Grief and Loss, Uncategorized

Seven Years, Ten Days

Spring 2016 855.JPGMy mom died. Seven years and ten days after her mom, my gram died. This was the first year since my gram’s death that I did not fall into a deep depression. This was the first year that I was on top of my grief. And then one week after the anniversary of losing my gram my mom went into the hospital. As I was watched the doctor franticly look at her notes and then my mom, the look on her face said more than anything she could speak.

I sat against the wall in the hospital room I thought about the day. It was April 17th. We were having my gram’s service April 17th seven years before. It was 2:00pm when I connected those dots. I could not keep my tears in. I knew what was happening. I had to leave the room, because I did not want my mom to see me cry. I rushed down to the waiting room and let the tears out. I sent my brother a text to let him know what was happening. The time stamp was 2:07pm. My gram’s service was held April 17th at 2:00pm.

Why was the universe testing me? Why did this have to happen now? Why did I have to start the grieving process over? There were too many thoughts going through my head. I was not ready to lose her, not yet. I wanted to talk to her to tell her the things that I had been working on. I wanted to tell her that I hurt, but I understand now why things happened the way that they did.

On April 18th we were called in to her room to say goodbye as she was having a heart attack. She was still awake and able to speak. I told her “I forgive you Mom, I love you.” She responded in a few words and was asleep, never to speak any more words. We were called in to say goodbye to her a few more times that day, each time I told her that I loved her, once kissing her forehead.

My anticipatory grief was setting in. Days before we thought she just had the stomach bug. I had not gone to see her the last couple times because she did not want to get the kids sick. And now we were saying goodbye over and over again. Each time we said goodbye she would become stable and we were told she was improving. Part of me hoped that she would pull through and part of me knew she wouldn’t. I wanted to keep hope and faith alive but I also wanted to be prepared for what was coming next. It was like walking on a tight rope, not wanting to look down, but knowing you have to.

After two long days of waiting and hoping for the best we had to make a choice. Do we keep letting her fight, or do we let her go? We let them try everything, and she was surprising us each time. They gave her a 1% chance of surviving the first surgery, and she did. They gave her a 10% chance of surviving the night, and she did. We hoped she could fight it; that she could beat it. Medications were at their max and she was failing. She was in pain. If we let her keep fighting we would have lost her. We decided to stop all life saving measures and transition to comfort care.

Within minutes she was gone. We said our goodbyes to her as she departed her Earthly body. The four days that this took place were excruciating. A waiting game; hoping that we would get good news, but knowing we wouldn’t. I didn’t want her to suffer, but I wanted her to live. That is a hard choice to make. I felt selfish letting her linger just for us. We initially wanted it for her. We knew that if she had a choice she would want to live too. So we did everything that was offered to us. We did everything and it still was not enough. Regardless of our choice she was going to die. It was just a matter of moments. In the big picture her peace was worth more than those moments.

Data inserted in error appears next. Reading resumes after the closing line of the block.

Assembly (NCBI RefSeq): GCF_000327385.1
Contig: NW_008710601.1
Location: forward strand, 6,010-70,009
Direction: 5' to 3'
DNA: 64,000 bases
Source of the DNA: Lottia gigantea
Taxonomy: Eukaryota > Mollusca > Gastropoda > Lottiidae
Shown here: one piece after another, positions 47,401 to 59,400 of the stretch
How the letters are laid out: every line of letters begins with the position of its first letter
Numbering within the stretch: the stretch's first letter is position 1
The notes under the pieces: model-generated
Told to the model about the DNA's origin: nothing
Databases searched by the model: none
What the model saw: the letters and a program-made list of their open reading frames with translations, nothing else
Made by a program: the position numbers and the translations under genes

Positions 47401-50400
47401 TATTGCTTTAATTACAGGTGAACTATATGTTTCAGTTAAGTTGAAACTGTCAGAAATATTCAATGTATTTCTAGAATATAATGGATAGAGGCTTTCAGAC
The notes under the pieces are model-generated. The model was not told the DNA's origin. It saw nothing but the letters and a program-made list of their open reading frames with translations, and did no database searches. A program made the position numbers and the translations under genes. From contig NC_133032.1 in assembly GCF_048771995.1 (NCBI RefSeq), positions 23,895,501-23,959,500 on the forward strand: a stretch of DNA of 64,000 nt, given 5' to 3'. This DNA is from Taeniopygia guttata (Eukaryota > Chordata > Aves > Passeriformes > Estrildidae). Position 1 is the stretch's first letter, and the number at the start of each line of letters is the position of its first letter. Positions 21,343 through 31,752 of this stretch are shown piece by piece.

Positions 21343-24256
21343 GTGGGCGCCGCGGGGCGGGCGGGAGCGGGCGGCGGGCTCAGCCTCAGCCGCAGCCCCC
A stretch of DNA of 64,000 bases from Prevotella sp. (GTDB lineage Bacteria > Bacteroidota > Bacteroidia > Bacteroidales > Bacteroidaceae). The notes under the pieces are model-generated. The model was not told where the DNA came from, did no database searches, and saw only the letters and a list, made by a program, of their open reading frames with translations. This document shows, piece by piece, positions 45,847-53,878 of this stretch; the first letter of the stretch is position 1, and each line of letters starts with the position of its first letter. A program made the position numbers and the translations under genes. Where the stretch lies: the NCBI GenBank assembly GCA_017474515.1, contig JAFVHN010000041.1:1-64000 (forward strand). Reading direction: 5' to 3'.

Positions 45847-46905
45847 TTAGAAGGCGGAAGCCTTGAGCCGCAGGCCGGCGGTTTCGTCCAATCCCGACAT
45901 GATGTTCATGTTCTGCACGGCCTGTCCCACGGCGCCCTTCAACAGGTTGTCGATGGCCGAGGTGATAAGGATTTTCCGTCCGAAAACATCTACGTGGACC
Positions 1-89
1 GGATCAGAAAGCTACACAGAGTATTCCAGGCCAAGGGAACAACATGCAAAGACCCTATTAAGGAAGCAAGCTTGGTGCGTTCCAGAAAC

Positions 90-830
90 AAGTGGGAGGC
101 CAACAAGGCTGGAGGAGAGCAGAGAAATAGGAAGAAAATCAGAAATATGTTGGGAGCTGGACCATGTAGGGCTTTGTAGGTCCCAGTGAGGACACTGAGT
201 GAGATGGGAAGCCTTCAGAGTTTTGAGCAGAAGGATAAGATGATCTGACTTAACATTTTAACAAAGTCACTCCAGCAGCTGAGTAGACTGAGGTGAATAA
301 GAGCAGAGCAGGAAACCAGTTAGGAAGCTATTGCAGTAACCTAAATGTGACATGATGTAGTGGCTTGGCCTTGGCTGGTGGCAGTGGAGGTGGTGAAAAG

I don’t have regrets, only that she was most likely in a lot of pain. We did not know that until after she had been suffering. We did what we could do and we were there with her when she needed us. She went peacefully and quickly once the medications were stopped. We followed her wishes the best we could with little to no information as to what she wanted. She never wanted to die so she never talked about her wishes.

Seven years after losing my gram and drudging through the thick, painful, at times paralyzing grief I was given a reprieve to try to live without the pain and then I was given another major loss. Another loss that could have sent me down the ugly, black spiral I had just climbed up. This loss has been different. My grief has been different.

My mom and I were not close. I spent my whole life longing for her love. She gave me the love I had looked for as she clung to her life. In her final moments she gave me what she never could before. I am not sure if my pain is subdued this time because of the distance that separated us; or if because she left me at peace with our past. I am sad as I think about what never was. And I find myself thinking of things I want to tell her and forgetting that she really is gone. I don’t know the difference. I just know that it is easier. So far. I also know that grief is ever changing. I know that it is different. I know that it is tricky and I know I cannot out run it.

As my mom was still alive, fighting for her life I looked down and saw my gram’s ring on my hand, on her arm. I was brought peace knowing that she was there helping me and also there for her daughter.

My mom was 62 years old when she died; my gram was 62 years older than me. My gram was 34 when she had my mom; I was 34 when my mom died. As I sat and thought there were a lot of connections like this. It made me see that we were all connected, but more importantly that the big picture is already mapped out. Things are preplanned and we are just along for the ride. Good or bad; if it is meant to be it is going to be. Life is always going to be; until it is not. It is what you do in between the being and not being that matters most. It is time for me to be the most that I can be in my time I have left.


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